OK, I’ll confess, I officially have no idea whether or not these “monthly” Poopsheet books have actually been coming out monthly, and trying to narrow it down to just the subscription comics on the Poopsheet website is a bit baffling. But really, what difference does it make? If Rick can manage to put 8 “monthly” books out a year, that’s still a pretty impressive achievement in the small press comics world. Meanwhile, I’m supposed to be talking about the comic itself and not the subscription service. It’s a simple but cute little story this time around. A pimp (a larva pimp, to be exact) decides to be lenient with a guy who owes him money. Word of his lenience gets back to his boss, and the reason for his change of heart soon becomes apparent. Which is, once again, just about all I can say without getting into spoilers, although with a mini this short there’s really only one big spoiler to avoid. Anyway, it’s a funny little comic, and you should be supporting the whole monthly mini comic idea regardless. If this makes Rick Bradford rich, maybe he’ll start hiring a bunch of small press comic artists to take over the world! Hey, you never know…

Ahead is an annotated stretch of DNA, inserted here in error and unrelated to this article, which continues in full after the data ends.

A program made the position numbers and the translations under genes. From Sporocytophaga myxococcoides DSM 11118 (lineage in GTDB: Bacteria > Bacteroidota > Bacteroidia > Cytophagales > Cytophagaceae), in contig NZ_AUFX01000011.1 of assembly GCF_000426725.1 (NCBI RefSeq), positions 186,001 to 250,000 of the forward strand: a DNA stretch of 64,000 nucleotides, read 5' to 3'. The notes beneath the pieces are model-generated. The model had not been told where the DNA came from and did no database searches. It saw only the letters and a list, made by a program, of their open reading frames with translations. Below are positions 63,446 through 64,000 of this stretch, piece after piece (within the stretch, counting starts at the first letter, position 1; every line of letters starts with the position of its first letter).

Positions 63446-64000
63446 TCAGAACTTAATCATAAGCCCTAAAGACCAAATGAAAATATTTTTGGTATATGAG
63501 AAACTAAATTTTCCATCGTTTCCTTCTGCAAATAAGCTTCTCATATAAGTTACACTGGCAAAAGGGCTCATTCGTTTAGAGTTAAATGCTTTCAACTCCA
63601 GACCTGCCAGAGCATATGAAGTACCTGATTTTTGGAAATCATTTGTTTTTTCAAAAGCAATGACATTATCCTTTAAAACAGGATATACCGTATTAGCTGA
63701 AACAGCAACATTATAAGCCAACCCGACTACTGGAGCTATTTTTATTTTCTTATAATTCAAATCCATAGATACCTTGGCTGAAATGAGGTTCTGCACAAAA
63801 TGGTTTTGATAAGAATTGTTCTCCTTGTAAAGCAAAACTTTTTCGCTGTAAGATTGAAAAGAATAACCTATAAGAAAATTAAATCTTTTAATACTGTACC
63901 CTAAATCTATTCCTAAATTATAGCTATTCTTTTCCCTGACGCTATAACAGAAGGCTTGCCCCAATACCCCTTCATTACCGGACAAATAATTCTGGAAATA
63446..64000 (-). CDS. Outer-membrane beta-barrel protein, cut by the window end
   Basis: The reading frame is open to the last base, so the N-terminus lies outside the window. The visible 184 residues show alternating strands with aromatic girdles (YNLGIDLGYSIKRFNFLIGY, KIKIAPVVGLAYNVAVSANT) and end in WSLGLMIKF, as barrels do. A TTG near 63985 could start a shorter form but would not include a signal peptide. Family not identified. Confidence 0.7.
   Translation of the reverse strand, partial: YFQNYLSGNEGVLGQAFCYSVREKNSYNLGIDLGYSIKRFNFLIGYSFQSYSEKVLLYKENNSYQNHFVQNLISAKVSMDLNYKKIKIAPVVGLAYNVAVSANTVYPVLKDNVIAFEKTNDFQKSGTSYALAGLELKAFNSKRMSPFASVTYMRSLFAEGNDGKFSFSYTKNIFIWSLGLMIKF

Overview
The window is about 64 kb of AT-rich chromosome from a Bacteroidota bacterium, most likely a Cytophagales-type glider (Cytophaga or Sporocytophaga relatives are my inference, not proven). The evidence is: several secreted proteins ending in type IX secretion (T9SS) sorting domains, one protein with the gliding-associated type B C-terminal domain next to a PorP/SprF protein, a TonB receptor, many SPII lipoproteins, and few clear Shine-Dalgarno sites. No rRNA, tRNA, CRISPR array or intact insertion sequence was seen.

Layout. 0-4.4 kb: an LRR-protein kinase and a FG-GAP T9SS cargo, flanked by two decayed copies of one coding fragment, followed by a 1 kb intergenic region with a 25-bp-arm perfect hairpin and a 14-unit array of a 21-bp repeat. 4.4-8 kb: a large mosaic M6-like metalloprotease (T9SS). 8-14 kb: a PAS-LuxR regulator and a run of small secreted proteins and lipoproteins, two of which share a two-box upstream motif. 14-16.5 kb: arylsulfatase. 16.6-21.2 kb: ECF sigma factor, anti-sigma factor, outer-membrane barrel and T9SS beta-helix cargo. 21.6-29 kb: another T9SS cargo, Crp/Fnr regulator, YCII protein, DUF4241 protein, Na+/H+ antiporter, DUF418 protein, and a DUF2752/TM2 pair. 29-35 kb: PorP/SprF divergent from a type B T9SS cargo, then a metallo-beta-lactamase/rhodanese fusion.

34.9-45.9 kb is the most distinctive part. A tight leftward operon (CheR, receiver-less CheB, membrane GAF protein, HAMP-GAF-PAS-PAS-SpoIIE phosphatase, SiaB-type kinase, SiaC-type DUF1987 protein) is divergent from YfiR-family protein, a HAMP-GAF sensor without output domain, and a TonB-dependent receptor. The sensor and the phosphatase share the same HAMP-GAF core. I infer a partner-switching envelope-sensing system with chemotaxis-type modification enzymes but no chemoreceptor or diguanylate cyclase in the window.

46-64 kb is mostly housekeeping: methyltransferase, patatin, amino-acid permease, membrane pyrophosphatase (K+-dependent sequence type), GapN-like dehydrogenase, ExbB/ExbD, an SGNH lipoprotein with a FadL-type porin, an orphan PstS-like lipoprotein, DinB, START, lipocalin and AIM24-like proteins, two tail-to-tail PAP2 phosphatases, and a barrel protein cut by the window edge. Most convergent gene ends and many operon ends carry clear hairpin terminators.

Time Warp Comix #5 Now Available! $.75
This is easily the best “you damned kids, get off my lawn!” comic I’ve ever read, and it manages that feat while being a tiny thing.Â The tone is set right away with the cover, then there’s a one page story by George Erling (which doesn’t have anything to do with the theme I mentioned but is still a fun shortie), then there’s the gem of the book.Â Jim Siergey details the origins of mini comics, including things I’d never heard of, and I like to think I’ve at least kept up with this sort of thing.Â After two solid pages of learning, Jim goes off the rails with a delightful rant about how young cartoonists reading this aren’t going to learn anything anyway as “history to this generation is what happened 10 minutes ago”.Â Brilliant, and sadly true.Â Bob Vojtko has a one page story up next about how conventions have changed in the last 30 years, and the book is rounded off by David Miller and his 8 tracks.Â Not a single thing to complain about here, the whole thing is just good clean fun.